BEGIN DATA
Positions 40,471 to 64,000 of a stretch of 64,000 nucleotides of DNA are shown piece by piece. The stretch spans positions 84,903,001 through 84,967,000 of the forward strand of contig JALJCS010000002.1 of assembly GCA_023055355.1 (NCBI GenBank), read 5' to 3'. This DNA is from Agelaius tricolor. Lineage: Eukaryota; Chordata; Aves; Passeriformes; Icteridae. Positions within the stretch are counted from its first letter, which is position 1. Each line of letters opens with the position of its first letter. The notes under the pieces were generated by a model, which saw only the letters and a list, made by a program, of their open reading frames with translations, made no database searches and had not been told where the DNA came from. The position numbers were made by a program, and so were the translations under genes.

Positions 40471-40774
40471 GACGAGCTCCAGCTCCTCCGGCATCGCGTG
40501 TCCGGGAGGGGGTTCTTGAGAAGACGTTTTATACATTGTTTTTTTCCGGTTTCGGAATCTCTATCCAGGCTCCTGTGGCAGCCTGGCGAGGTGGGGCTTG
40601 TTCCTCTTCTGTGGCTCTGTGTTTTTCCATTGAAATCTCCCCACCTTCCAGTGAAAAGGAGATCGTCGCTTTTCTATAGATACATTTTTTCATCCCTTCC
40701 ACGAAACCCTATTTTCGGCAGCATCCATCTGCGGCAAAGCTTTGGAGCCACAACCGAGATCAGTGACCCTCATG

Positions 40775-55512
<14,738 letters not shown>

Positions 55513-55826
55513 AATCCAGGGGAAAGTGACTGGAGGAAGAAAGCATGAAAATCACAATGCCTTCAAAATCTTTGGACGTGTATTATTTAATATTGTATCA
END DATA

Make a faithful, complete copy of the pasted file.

Positions 40,471 to 64,000 of a stretch of 64,000 nucleotides of DNA are shown piece by piece. The stretch spans positions 84,903,001 through 84,967,000 of the forward strand of contig JALJCS010000002.1 of assembly GCA_023055355.1 (NCBI GenBank), read 5' to 3'. This DNA is from Agelaius tricolor. Lineage: Eukaryota; Chordata; Aves; Passeriformes; Icteridae. Positions within the stretch are counted from its first letter, which is position 1. Each line of letters opens with the position of its first letter. The notes under the pieces were generated by a model, which saw only the letters and a list, made by a program, of their open reading frames with translations, made no database searches and had not been told where the DNA came from. The position numbers were made by a program, and so were the translations under genes.

Positions 40471-40774
40471 GACGAGCTCCAGCTCCTCCGGCATCGCGTG
40501 TCCGGGAGGGGGTTCTTGAGAAGACGTTTTATACATTGTTTTTTTCCGGTTTCGGAATCTCTATCCAGGCTCCTGTGGCAGCCTGGCGAGGTGGGGCTTG
40601 TTCCTCTTCTGTGGCTCTGTGTTTTTCCATTGAAATCTCCCCACCTTCCAGTGAAAAGGAGATCGTCGCTTTTCTATAGATACATTTTTTCATCCCTTCC
40701 ACGAAACCCTATTTTCGGCAGCATCCATCTGCGGCAAAGCTTTGGAGCCACAACCGAGATCAGTGACCCTCATG

Positions 40775-55512
<14,738 letters not shown>

Positions 55513-55826
55513 AATCCAGGGGAAAGTGACTGGAGGAAGAAAGCATGAAAATCACAATGCCTTCAAAATCTTTGGACGTGTATTATTTAATATTGTATCA